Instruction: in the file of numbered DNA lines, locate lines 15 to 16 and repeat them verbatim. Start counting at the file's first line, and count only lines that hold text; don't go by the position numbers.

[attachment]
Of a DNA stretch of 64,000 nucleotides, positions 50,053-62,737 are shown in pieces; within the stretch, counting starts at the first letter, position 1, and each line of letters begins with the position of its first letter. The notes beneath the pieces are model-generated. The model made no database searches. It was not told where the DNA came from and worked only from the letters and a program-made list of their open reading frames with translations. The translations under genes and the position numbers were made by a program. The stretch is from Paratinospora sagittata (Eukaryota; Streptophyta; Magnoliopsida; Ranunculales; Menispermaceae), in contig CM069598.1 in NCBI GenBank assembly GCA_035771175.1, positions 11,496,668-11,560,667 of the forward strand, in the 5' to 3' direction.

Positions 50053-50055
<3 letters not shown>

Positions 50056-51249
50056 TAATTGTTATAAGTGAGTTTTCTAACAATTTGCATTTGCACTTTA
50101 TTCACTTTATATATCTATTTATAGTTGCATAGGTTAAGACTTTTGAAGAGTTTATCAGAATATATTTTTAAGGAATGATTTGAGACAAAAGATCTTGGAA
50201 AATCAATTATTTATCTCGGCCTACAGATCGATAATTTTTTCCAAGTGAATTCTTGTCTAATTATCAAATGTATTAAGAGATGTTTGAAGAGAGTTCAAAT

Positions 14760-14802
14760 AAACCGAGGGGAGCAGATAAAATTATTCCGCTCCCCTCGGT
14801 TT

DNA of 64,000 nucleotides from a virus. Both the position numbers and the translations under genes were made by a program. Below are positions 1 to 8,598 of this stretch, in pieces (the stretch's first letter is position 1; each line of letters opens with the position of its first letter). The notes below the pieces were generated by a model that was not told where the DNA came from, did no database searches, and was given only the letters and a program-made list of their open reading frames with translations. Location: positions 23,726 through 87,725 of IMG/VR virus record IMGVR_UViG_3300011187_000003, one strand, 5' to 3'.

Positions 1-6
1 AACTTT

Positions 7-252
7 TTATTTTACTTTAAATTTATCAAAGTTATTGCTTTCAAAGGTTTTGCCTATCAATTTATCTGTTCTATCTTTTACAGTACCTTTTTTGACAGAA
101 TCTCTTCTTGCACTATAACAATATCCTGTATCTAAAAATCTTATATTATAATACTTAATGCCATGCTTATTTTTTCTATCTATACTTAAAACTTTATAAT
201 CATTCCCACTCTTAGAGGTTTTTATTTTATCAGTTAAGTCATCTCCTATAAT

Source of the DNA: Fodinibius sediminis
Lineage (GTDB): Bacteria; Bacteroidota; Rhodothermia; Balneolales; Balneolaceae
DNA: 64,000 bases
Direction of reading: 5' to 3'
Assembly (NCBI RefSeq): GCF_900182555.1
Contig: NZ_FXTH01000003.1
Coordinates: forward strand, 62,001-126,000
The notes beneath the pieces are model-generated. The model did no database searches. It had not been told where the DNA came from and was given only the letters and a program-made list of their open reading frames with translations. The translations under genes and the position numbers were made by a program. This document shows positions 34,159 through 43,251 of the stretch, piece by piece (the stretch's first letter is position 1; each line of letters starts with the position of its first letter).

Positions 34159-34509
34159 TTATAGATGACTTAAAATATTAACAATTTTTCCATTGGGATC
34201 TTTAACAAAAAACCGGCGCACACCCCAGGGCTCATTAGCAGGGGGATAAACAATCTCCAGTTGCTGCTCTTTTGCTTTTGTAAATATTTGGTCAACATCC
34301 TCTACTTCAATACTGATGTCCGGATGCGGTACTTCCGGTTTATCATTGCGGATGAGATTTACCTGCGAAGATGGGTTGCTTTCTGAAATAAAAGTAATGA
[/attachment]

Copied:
7 TTATTTTACTTTAAATTTATCAAAGTTATTGCTTTCAAAGGTTTTGCCTATCAATTTATCTGTTCTATCTTTTACAGTACCTTTTTTGACAGAA
101 TCTCTTCTTGCACTATAACAATATCCTGTATCTAAAAATCTTATATTATAATACTTAATGCCATGCTTATTTTTTCTATCTATACTTAAAACTTTATAAT